Moms Mabley was born in Brevard, NC

People tend to talk about the bad all the time. I believe in looking at the good. One former slave who thrived after the end of slavery was James P. Aiken in Transylvania County, NC. Jim Aiken was born near Brevard on March 1, 1861. He was the son of Jane Aiken Hall who died at 104. Jim Aiken started in business selling apple cider and homemade gin gerbread. After about five years in business he built a store building on Main Street in Brevard. It was built big enough to house a café, barber shop and mercantile store. He opened a bakery and a dray service (horse and wagon transportation business). He transported the mail to and from the railroad station and the post office. He also sold caskets. Brevard and Transylvania County did not have a large enough Black population to support any of Aiken’s businesses. The overwhelming majority of Jim’s customers were White and all of his stores were in White downtown Brevard. Jim Aiken was the Nobel Grand of the Independent Order of the Odd Fellow and was a Mason. He was the only Black member of the Brevard Fire Department. Jim Aiken was serving as acting Fire Chief of the department on August 25, 1909. A fire broke out on that date. Jim was driving the town’s two wheeled steam fire wagon to the fire, when it turned over going too fast around a curve. It exploded killing Aiken instantly. Jim Aiken was so popular that none of the Black churches were big enough for his funeral. The White First Baptist Church of Brevard offered its building for Aiken’s funeral. So many people of all races attended that the crowd overflowed the church and filled the nearby streets. All the stores and government buildings in Brevard closed for Jim Aiken’s funeral. Jim Aiken’s wife was Mary Smith Aiken. Upon his death, Aiken not only left her all his businesses but six houses as well. Aiken’s wife also got their large two-story house on Oak Lawn Avenue. James P. Aiken had several children. One was a daughter named Loretta Mary Aiken. She was born in Brevard March 19, 1897. Loretta Aiken was brought up in what was considered at that time tp be a well-to-do home. She was about 12 and a half years old when her father was killed. Even though her mother was left fairly well off, Loretta was dissatisfied with her life in Brevard. Her grandmother Jane Aiken Hall encouraged her to go North in search of a new life. Loretta Aiken got into show business. She began singing and dancing in Vaudeville. Her family was embarrassed by Loretta’s career choice. The Aiken’s were prominent and fairly well off members of Brevard society. Loretta’s brother wrote her and told her to stop using the Aiken name. Loretta changed her name to Jackie Moms Mabley. Moms Mabley became one of the most famous Black comedians in America. She performed for almost 30 years at the Apollo Theater in Harlem in New York City. She appeared on Broadway, movies, TV and at Carnegie Hall. When I was a kid she was on Merv Griffin’s show at least twice a month, as well as Mike Douglas, Ed Sullivan, Johnny Carson and many other shows. She had an estate in ultra rich Scarsdale in Westchester County, NY. She rode around in a chauffeur driven Rolls Royce. Moms played a toothless, bawdy, young man chasing, old woman. By taking out her teeth, Moms made herself look both much older and funny. Moms Mabley had her father Jim Aiken’s business sense and his ability to make money. She made out like she had been raised in unbelievable poverty when interviewed on Merv Griffin and other talk shows. But entertainers often make up a background that better suits their public image rather than the truth. Jim Aiken and his daughter Moms climbed to the top regardless of anything life had put in their way. Print This Post Print This Post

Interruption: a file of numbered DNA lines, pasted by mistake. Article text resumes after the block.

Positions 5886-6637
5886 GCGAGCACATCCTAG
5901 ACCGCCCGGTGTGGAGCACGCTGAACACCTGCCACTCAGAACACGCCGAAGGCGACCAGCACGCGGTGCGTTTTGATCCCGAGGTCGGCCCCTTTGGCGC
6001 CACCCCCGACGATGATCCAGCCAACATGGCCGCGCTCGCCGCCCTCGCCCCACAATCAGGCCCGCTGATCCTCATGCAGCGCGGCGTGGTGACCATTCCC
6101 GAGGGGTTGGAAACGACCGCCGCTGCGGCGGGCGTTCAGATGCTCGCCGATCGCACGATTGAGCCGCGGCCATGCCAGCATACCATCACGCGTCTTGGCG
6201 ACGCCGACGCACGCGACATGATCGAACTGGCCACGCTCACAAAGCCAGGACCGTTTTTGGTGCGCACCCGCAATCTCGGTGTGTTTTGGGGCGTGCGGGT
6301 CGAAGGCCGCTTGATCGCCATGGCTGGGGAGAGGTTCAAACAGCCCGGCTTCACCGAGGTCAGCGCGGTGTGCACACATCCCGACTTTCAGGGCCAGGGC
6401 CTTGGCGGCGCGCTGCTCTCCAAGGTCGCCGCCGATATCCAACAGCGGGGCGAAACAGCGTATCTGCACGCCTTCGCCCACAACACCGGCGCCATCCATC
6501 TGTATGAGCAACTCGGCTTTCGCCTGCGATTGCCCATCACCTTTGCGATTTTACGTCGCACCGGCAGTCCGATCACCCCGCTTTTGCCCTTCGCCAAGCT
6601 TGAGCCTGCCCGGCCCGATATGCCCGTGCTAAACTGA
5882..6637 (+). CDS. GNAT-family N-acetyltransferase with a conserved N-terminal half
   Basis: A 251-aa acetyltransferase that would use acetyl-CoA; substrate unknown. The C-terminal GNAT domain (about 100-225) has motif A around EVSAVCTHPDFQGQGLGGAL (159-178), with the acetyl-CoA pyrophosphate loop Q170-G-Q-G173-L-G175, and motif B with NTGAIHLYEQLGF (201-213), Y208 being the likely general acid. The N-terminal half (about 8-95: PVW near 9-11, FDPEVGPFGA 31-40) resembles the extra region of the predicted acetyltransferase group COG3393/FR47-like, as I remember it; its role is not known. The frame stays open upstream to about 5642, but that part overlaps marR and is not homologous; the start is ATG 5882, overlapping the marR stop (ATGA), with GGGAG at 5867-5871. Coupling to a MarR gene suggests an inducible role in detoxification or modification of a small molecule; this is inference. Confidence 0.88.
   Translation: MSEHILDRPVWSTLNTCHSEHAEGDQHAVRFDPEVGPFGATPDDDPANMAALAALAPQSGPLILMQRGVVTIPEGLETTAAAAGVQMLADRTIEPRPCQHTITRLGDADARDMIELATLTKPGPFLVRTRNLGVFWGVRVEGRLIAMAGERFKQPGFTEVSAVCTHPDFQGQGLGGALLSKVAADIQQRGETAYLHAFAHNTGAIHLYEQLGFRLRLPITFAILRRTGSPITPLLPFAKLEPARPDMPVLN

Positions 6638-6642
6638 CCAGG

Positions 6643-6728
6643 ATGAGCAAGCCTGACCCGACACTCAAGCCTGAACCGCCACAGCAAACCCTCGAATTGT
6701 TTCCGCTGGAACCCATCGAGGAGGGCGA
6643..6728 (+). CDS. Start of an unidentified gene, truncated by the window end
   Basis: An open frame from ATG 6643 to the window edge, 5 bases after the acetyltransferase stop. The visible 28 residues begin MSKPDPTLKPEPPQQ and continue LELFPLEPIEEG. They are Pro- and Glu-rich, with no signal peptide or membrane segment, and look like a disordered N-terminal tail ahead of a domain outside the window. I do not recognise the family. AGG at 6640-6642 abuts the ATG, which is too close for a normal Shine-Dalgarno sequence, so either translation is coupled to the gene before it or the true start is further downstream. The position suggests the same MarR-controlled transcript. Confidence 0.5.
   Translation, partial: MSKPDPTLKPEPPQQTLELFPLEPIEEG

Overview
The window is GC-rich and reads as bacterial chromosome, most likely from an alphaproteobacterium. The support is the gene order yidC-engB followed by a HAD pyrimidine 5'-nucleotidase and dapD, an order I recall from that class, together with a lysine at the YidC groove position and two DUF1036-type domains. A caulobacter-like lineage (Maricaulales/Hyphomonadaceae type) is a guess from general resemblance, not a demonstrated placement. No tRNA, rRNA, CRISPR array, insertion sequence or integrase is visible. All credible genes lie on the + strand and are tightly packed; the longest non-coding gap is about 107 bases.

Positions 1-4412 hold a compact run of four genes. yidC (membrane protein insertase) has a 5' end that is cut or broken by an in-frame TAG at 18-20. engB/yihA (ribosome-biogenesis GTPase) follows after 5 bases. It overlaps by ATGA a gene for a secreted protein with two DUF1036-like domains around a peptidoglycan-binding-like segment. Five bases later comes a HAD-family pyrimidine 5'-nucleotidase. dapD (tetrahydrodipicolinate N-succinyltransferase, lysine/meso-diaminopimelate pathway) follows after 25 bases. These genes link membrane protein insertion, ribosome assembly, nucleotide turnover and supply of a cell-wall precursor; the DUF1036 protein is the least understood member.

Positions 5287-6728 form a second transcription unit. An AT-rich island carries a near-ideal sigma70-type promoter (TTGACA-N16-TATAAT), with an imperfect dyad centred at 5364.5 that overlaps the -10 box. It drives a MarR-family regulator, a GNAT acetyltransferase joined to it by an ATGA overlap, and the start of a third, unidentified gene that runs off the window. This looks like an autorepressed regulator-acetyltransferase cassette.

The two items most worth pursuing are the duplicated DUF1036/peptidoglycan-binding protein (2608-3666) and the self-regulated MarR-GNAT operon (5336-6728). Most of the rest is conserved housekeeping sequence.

Mom's Mabley's gravestone

Local historian Bruce Whitaker documents genealogy in the Fairview area. If you have photographs, documents or history on residents of the community, call Mr. Whitaker at 628-1089 or send an email to him at brucewhitaker@bellsouth.net.